Safran Helicopter Engines made the first ground run of its Tech TP turboprop technology demonstrator engine on June 12 at its facility in Tarnos, France. The Tech TP is based on the Ardiden 3 turboshaft and was developed as part of the EU Horizon 2020 research and innovation program.
Tech TP aims to validate new technologies to deliver an engine that is 15 percent more fuel efficient and emits fewer CO2 emissions than current engines while producing between 1,700 shp and 2,000 shp. It builds on the design of the EASA-certified Ardiden 3C and 3G engines that have completed more than 10,000 hours of testing. The 3G powers the Russian Kamov Ka-62, while the 3C/WZ16 powers the Chinese Avicopter AC352.
More than 250 Ardiden 1 engines are already in service and have flown more than 200,000 hours in Indian airframes, including the HAL Dhruv, Light Combat Helicopter, and Light Utility Helicopter.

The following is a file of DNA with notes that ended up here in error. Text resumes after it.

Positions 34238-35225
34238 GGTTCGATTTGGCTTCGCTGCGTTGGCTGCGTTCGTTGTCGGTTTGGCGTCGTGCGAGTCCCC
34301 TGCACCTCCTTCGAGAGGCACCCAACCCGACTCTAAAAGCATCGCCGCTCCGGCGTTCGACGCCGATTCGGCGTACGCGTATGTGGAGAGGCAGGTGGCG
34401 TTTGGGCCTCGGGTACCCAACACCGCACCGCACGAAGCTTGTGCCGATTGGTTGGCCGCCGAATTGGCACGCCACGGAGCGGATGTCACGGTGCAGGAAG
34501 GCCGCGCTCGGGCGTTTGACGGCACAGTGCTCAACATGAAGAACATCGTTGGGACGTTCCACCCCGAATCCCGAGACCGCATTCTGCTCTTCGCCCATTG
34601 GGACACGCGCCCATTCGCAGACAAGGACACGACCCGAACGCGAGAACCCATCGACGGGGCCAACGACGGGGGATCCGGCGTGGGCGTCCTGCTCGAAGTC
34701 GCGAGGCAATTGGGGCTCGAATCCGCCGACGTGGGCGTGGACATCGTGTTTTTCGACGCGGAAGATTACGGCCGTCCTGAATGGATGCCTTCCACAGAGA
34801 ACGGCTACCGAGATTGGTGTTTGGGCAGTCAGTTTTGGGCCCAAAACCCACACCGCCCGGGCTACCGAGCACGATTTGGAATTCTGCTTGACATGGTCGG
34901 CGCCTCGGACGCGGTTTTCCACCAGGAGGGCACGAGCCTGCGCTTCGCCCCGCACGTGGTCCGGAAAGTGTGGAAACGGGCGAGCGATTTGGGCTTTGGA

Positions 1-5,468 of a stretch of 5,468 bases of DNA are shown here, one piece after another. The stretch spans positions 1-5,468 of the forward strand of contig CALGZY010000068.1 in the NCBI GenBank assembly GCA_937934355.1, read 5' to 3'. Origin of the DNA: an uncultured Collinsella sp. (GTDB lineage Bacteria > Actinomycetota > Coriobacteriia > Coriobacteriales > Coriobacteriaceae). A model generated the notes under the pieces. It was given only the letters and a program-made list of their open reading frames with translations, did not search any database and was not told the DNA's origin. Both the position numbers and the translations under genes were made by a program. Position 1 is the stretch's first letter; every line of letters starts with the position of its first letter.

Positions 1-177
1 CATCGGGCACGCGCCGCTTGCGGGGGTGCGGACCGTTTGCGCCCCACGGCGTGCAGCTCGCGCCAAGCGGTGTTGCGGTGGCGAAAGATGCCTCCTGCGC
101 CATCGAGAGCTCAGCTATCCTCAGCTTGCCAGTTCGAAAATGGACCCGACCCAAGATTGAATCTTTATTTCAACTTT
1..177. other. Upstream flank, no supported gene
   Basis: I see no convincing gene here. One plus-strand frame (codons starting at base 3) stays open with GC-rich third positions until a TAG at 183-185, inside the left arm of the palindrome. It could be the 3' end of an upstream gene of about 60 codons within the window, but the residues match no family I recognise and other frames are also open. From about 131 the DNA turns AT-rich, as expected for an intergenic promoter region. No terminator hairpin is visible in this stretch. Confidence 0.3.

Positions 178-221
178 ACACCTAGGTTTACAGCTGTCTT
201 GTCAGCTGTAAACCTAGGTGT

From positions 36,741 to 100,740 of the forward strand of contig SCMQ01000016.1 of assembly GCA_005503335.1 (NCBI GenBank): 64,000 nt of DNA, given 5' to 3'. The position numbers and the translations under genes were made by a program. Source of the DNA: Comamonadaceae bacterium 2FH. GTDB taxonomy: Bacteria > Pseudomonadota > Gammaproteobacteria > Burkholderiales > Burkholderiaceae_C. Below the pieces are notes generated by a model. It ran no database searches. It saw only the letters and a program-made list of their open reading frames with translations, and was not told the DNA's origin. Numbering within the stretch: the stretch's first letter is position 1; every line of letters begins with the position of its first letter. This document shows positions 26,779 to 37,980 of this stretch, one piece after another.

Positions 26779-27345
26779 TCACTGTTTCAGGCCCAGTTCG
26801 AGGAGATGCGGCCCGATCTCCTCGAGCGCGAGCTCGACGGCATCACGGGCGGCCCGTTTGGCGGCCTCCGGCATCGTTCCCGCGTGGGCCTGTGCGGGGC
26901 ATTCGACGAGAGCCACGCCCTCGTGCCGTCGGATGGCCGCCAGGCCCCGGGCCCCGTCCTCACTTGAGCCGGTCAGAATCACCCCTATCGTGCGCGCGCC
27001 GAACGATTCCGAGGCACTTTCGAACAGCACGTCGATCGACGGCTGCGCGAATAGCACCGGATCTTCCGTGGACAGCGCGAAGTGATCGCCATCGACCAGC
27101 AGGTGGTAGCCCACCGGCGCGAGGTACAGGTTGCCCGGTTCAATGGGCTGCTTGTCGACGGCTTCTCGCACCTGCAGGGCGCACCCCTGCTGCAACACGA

Testing of the demonstrator engine will include integration of the gas generator, nacelle, air intake, and propeller. It will also be used to evaluate the case for more electric technologies, including the accessory gearbox and propeller controller components.
Tech TP is slated eventually to be matured to the new “European Turboprop Engine.” The new engine will offer “increased performance, competitive operating costs, and low environmental footprint,” according to Didier Nicoud, Safran Helicopter Engines executive v-p of engineering.
More than 20 European partners are contributing to the Tech TP program. They include MT-Propeller (Germany); VKI and Cenaero (Belgium); DMP Egile (Spain); Onera, ECL, Cerfacs, Akira Mecaturbines, Akira Technologies, SKF, Hutchinson, VibraTec, Thiot Ingeniere, EXA, Altran, Power Electronics, Safran Transmission Systems, and Safran Systems Aerostructures (France); Piaggio (Italy); Jihostroj, Avia Propellers, and VZLU (Czech Republic); University of Nottingham, NEMA, HS Marston (UK); and NLR (Netherlands).